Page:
A couple of weeks ago, my dad and I explored the trails around Prison Camp in the Santa Catalina Mountains.
Prison Camp, as it is commonly and informally called, is now officially known as Gordon Hirabayashi Recreation Site. A prison camp was established here in 1939 to provide prison labor in the construction of the Catalina Highway. During World War II, Japanese American draft resisters and conscientious objectors were imprisoned here. Gordon K. Hirabayashi, an American citizen of Japanese descent, was imprisoned here during the war for defying curfew and evacuation orders for Japanese Americans. He took his case all the way to the Supreme Court [Hirabayashi v. United States (1943)], where he lost. His evacuation and curfew convictions were finally overturned in 1986 and 1987, and this former prison camp was named after him to commemorate his principled fight against injustice and discrimination.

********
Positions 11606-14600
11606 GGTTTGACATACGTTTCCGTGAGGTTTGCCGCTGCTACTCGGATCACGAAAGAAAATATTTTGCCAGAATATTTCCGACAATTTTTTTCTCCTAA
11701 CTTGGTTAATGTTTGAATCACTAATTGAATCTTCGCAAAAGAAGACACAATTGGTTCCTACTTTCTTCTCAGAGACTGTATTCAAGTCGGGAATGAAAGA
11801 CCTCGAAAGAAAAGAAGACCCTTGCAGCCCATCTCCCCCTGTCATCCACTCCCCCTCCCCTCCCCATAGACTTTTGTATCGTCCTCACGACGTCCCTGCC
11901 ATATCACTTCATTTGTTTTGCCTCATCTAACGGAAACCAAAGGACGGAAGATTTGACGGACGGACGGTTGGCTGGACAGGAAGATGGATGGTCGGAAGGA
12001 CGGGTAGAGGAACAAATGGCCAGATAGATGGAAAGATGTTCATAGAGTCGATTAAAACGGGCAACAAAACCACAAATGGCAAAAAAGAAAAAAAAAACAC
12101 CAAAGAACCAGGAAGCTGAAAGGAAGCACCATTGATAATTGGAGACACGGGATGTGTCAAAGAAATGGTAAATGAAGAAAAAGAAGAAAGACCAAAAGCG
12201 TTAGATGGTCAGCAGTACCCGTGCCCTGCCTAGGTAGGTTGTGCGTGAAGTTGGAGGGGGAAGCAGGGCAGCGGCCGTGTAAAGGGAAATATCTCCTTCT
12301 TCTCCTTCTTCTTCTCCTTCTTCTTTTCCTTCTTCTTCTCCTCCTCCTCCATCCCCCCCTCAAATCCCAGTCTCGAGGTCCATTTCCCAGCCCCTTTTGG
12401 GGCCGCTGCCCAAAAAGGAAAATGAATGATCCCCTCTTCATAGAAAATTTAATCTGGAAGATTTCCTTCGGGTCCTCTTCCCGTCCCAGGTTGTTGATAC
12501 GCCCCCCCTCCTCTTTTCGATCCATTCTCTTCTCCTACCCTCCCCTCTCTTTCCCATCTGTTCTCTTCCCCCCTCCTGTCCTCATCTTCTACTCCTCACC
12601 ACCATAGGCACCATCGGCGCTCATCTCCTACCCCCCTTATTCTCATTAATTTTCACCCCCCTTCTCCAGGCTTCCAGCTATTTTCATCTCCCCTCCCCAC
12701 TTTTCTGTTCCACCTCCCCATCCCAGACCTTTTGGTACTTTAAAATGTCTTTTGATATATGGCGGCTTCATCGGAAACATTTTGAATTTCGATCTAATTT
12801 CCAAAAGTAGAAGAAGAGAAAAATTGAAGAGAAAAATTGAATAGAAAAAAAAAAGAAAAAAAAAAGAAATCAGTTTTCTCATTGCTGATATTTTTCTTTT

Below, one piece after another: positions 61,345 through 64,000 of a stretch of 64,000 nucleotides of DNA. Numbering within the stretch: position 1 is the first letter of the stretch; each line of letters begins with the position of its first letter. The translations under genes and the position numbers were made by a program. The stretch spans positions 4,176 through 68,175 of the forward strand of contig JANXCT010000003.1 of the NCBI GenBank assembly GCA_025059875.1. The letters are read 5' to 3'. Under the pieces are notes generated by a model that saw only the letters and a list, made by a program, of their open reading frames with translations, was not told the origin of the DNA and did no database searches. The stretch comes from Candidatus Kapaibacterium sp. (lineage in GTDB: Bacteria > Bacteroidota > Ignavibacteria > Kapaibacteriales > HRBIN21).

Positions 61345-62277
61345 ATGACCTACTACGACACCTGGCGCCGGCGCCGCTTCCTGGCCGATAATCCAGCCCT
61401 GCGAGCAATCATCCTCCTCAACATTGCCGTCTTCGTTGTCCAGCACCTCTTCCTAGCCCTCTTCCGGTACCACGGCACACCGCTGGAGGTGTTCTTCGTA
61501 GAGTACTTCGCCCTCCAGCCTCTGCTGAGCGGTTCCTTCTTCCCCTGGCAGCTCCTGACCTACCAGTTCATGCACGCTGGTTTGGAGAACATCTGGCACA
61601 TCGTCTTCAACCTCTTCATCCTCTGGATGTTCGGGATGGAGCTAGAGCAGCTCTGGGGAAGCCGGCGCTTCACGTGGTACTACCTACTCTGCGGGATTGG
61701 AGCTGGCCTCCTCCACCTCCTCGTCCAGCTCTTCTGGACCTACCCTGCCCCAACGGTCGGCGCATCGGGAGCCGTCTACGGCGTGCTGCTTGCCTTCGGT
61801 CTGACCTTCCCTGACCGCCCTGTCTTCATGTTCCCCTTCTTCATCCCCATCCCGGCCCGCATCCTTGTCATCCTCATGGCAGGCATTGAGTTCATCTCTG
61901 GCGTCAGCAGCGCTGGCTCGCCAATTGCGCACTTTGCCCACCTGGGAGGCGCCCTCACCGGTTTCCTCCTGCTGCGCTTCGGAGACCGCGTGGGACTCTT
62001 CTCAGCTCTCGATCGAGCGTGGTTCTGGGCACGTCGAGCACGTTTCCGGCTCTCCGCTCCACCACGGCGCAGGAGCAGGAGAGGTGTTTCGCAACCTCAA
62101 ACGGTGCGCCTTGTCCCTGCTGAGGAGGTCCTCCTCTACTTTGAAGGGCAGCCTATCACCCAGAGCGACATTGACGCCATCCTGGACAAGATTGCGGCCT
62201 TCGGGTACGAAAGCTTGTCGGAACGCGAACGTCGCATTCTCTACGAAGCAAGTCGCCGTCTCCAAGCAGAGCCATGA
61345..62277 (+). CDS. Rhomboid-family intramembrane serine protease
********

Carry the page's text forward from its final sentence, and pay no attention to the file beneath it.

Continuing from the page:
Prison Camp burned in the Aspen Fire of 2003, and as a result, this area has become more of an open grassland instead of an oak-juniper woodland.
The trees here are evergreens (oaks, junipers, and pines), and the leafless trees in the distance are all dead. Some blackened skeletons of burned trees are still standing, but they will eventually crumble and fall due to the ravages of rot and insects.
This poor tree was charred to its branch tips, but not burned to the ground, while others like this one below wear a deadly girdle of charred bark.